By Pauline Chen, MD. Toronto: Alfred A. Knopf, 2007. ISBN: 978-0-307-26353-7. Hardcover, 268 pages. $29.95.
“I see dead people” is not only a famous Hollywood line, but a reality for most physicians. We see and touch the dead and have their dying touch us. Dr Chen, an American surgeon, explores this issue in her book Final Exam.
Subtitled “A surgeon’s reflections on mortality,” the book begins in anatomy class when first faced with a cadaver, continues through internships and residencies, running codes and pronouncing death, and settles in to life as a clinician tending to dying patients.
Dr Chen honestly, and at times poignantly, relates her own journey through these life stages. She recounts her own struggle in accepting that patients die and laments the sparse and inadequate training she received on this issue in medical school. She delicately relates the life and death stories of patients she has met during her career while outlining the difficulty her fellow students and colleagues have in providing care for these patients.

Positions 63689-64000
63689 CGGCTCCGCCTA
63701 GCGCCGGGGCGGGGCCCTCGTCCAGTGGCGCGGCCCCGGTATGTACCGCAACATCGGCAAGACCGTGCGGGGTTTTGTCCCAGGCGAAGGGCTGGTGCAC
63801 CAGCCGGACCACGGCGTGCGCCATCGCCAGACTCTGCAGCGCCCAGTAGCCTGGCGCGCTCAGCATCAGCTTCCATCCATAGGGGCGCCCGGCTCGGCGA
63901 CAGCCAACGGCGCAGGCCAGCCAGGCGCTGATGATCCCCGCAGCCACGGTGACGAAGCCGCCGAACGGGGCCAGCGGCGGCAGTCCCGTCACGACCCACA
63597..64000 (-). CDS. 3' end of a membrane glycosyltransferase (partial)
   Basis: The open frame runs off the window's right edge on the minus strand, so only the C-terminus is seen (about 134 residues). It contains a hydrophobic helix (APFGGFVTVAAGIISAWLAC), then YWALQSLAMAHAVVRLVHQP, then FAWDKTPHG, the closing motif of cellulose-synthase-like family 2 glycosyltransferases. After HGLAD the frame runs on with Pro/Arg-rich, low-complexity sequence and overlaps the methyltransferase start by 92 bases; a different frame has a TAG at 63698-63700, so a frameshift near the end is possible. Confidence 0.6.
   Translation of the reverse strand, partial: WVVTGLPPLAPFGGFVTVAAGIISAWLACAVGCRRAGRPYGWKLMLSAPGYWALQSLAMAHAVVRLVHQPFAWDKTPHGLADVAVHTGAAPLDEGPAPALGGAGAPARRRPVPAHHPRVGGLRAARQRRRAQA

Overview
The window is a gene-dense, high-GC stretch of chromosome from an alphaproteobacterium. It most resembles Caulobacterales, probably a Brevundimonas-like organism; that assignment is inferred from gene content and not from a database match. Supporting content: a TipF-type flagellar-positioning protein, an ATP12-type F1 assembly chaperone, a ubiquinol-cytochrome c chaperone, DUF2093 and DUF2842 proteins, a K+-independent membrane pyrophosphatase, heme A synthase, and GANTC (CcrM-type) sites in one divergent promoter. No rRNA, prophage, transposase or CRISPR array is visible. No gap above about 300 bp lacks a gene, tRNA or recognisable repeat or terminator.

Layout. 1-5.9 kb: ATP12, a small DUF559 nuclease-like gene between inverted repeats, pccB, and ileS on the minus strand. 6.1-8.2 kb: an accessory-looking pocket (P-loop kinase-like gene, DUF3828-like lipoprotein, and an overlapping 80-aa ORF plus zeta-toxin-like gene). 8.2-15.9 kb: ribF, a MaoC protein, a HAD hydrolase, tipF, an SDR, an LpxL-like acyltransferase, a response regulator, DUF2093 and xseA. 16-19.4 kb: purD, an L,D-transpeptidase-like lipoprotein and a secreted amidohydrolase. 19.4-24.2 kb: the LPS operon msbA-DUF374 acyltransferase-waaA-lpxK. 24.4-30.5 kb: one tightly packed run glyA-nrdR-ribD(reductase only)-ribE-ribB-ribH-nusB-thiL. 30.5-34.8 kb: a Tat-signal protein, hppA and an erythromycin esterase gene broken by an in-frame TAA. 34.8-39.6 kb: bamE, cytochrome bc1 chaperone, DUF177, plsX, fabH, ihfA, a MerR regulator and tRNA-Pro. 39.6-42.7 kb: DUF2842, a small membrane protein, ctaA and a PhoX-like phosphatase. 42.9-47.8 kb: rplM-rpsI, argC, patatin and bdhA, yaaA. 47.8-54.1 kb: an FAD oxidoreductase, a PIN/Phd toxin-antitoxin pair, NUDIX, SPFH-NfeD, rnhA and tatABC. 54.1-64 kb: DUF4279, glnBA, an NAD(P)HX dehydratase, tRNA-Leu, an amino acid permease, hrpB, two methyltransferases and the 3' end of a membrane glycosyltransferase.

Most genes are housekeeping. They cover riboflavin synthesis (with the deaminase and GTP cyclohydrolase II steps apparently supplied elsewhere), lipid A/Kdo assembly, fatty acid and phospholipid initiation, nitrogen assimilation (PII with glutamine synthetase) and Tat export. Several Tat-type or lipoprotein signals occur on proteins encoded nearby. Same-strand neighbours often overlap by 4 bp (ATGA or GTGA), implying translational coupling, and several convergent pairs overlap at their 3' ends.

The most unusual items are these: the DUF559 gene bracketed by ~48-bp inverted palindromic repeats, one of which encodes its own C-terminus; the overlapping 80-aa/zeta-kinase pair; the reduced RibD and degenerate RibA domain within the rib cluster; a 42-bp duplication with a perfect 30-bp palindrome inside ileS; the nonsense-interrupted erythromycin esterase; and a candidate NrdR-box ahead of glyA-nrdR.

Maturing as a person and doctor, she begins to see this issue differently and realizes that her skill as a transplant surgeon needs to be humanized by compassion and an ability to support the dying. Overall, a thought-provoking and interesting read.
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